18FDG is transported into cells by the Glut glucose transporter proteins, and thus we investigated their modification of expression under erlotinib treatment in a dose-dependent (3-5 μmol/L) and time-dependent (24-72 hours) manner. The levels of the Glut transporter proteins were determined by Western blotting. CAL33 and CAL166 cells expressed detectable and similar levels of Glut-1 (Supplementary Fig. S2) but not Glut-3 and Glut-4 transporters (data not shown). CAL33 treatment with 3 to 5 μmol/L of erlotinib for 24 to 72 hours did not decrease Glut-1 levels in the cell lysate of 3 × 106 cells and on the membrane of whole cell (Fig. 2A and B). Moreover, the immunohistochemical study of CAL33 (Fig. 4C and D) and CAL166 (Supplementary Fig. S2) tumors from xenografted mice showed comparable levels of Glut-1 before and after treatment. These results showed that erlotinib did not modify glucose transport and, consequently, 18FDG uptake in these cell lines. Moreover, the data also suggest that the glucose transport capability is not altered in the remnant malignant cells, and that the cytostatic effect of erlotinib is not mediated by an inhibition of the glycolytic activity in malignant cells.
18FDG uptake by CAL33 cells
We then studied the 18FDG uptake by CAL33 cells. The 18FDG uptake was determined by measuring the radioactivity in the cell lysates after subcellular fractionation (membrane and cytosol fractions) of CAL33 cells exposed to 18FDG for 30 minutes. The radioactivity values reported in Fig. 2C were established at the time of treatment and were corrected for the physical decay of 18F. We showed that 18FDG was detectable in the cytosolic fraction of CAL-33 cells exposed to 18FDG, suggesting that in CAL-33 cells, glucose transporters can translocate 18FDG from the extracellular domain to the cytosol.
Evaluation of 18FDG-PET/CT imaging to evaluate the early response of nude mouse xenografts to erlotinib
First, we checked the spatial resolution and sensitivity of our human PET-CT to validate its capabilities in imaging and detecting the 18FDG uptake activity of 1 × 107 cells 4 days after their xenografting. The pharmacokinetic study of the 18FDG mouse tumor uptake led us to determine the optimal window for in vivo imaging, which was between 60 and 80 minutes after the 18FDG injection (data not shown).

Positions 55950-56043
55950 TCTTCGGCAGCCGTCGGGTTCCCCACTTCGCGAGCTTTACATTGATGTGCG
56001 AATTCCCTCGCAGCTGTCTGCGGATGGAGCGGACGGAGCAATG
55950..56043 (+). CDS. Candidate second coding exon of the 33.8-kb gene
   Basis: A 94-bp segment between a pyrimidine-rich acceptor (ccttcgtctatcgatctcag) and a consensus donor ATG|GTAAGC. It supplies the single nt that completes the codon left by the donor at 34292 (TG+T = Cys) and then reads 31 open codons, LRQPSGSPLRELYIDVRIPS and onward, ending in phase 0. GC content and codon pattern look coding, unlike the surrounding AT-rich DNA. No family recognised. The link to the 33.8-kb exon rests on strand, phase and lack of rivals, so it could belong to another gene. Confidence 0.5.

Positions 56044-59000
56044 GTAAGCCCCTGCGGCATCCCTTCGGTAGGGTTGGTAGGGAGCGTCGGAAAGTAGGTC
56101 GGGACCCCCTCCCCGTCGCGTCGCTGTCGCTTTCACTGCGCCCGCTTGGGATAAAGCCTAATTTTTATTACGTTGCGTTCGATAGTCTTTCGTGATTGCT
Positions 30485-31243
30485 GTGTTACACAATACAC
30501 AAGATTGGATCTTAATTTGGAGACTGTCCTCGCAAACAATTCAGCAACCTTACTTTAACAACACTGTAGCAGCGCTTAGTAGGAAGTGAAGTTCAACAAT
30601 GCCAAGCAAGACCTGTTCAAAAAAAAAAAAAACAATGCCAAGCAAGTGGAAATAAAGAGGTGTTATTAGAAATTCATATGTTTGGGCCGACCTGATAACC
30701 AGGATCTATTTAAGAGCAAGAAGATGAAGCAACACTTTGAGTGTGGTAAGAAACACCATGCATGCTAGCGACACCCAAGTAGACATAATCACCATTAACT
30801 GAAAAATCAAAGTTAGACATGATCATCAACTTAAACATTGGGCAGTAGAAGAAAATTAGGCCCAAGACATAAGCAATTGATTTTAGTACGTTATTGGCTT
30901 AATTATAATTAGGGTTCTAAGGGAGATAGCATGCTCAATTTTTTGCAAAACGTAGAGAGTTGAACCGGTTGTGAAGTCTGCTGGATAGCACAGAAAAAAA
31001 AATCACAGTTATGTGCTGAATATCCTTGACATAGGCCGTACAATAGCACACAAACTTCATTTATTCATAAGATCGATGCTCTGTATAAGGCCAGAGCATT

We then studied whether a rapid decrease in 18FDG uptake in erlotinib-treated mice could be detected by 18FDG-PET imaging. Both visual and semiquantitative analyses were carried out and are shown in Fig. 3.
We performed a series of protocols in which we imaged each time four mice bearing CAL33 or CAL166 tumors in both flanks (two control mice and two erlotinib-treated mice) before and after erlotinib treatment lasting 24 to 72 hours (72 hours only for CAL33). Our data showed significant and dramatic reductions in 18FDG uptake of 48% (P < 0.0001) and 36% (P < 0.001) for CAL33 and CAL166, respectively, after 24 hours of erlotinib treatment. This inhibition persisted at a significant level (P < 0.05) until 72 hours (64% inhibition). Here, we have shown that 18FDG-PET imaging enabled the early (24 hours) in vivo evaluation of erlotinib treatment effects resulting in 18FDG uptake inhibition, which underlies the inhibition of cellular metabolism, which in turn is linked to tumor inhibition. As observed for EGFR activity inhibition, the 18FDG uptake inhibition in CAL166 is lower than that in CAL33 (36% versus 48%), which is related to the lower sensitivity to erlotinib of this cell line.
Pathologic analysis of both preclinical and clinical studies
The immunohistochemical analyses revealed a significant reduction of the phosphorylated form of ERK-1/2 when we compared the patients before and after erlotinib treatment (P = 0.047; Fig. 4). Phospho-EGFR showed a reproducible and important reduction in the mouse model that was also observed in patients; surprisingly, the reduction was statistically nonsignificant (Supplementary Fig. S2 for CAL166; Fig. 4). No significant change was observed in the levels of total EGFR (P = 0.61). More interestingly, no change was observed on the Glut-1 expression level (P = 0.2) even when we compared “molecular responder” patients to “molecular nonresponder” patients (P = 0.42 and P = 0.33, respectively; Fig. 4). These results are in total agreement with our previous in vitro data and support the rationale for using 18FDG-PET as a surrogate marker of the biological effects of erlotinib.
This study included 18 patients (1 female and 17 male) with a mean age of 58.5 ± 10.4 years. Table 1 summarizes the patients' characteristics and clinical outcomes after the treatment. Capillary blood glucose level at the time of 18FDG injection was, on average, 1.02 ± 0.21 g/mL (0.6-1.43 g/mL).